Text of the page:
The hearing on religious freedom, which is currently going on in the House Judiciary Committee, has revealed that Christian activists do, indeed, see Christianity differently than other religions. The evidence of this has been all around us for awhile, but when aired in a hearing in the House of Representatives, it shines a strong spotlight on the problem of, “It’s terrible when other religions do it, but okay when Christians do it.”
Mat Staver, the dean of Liberty University’s School of Law, said that if a photographer refuses to photograph a Jewish wedding, or a wedding for a black couple, because it’s against their religious beliefs, that’s a civil rights issue and is rightfully illegal. But when a photographer refuses to photograph a wedding for a gay or lesbian couple, because it’s against their beliefs, that’s allowed, because it falls under freedom of religion.
In other words, discrimination is perfectly okay when Christians do it, because they’re just exercising their religious beliefs. But it’s not okay when anybody else does it, because then they’re treading into the realm of civil rights issues, and thus, breaking the law.
Another thing he refused to acknowledge are the parallels between requiring insurers to cover contraception, and requiring insurers to cover blood transfusions, which go against the teachings of some religions. Staver said that the difference was the Christian fundamental belief about the creation and destruction of life. However, refusing transfusions can also kill someone that might otherwise be saved.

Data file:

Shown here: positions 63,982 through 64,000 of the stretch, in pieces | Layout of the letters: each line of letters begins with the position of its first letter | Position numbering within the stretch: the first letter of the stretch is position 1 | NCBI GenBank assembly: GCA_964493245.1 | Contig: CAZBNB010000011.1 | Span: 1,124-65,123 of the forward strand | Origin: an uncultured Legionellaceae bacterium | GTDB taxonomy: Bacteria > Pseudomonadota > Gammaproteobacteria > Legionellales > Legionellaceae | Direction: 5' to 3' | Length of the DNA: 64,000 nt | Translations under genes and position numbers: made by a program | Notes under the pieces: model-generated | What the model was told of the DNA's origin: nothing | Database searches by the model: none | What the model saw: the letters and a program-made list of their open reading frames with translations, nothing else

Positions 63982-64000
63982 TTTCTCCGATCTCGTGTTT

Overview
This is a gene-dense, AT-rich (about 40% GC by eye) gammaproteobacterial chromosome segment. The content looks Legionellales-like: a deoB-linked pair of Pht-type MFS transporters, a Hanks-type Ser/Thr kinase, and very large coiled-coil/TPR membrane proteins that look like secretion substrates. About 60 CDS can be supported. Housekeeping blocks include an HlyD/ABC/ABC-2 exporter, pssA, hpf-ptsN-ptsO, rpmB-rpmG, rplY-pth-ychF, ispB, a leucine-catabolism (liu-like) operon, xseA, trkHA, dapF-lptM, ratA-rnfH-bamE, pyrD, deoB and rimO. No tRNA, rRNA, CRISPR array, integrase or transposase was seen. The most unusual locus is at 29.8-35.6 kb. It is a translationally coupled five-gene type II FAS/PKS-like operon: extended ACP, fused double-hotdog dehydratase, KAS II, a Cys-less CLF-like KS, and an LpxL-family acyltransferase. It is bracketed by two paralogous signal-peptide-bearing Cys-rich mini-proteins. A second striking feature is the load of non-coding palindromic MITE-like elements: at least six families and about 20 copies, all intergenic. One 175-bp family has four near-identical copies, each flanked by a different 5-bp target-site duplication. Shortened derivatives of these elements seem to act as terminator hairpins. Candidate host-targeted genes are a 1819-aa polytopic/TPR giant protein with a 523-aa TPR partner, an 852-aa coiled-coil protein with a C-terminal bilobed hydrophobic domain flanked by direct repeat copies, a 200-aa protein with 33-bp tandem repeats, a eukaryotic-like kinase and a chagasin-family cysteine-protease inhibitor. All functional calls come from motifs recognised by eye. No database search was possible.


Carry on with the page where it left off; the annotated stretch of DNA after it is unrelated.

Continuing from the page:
Staver also complained that states shouldn’t be allowed to outlaw conversion therapy at the start of the hearing. He called conversion therapy successful, and took issue with people who would silence the so-called mental health professionals who are able to “reduce or eliminate same-sex attraction, behaviors, or identity.” He went on to whine that efforts to eliminate conversion therapy, which doesn’t work and can be very psychologically damaging, are attempts to censor viewpoints that are consistent with biblical teachings.
In fact, efforts to eliminate conversion therapy are nothing of the sort, and Staver is nothing more than a bigoted wolf pretending to be a sheep. In a nutshell, he and others see Christianity as above other religions, and therefore not subject to the same restrictions other religions are subject to here. All these people are doing is creating more problems than there need to be.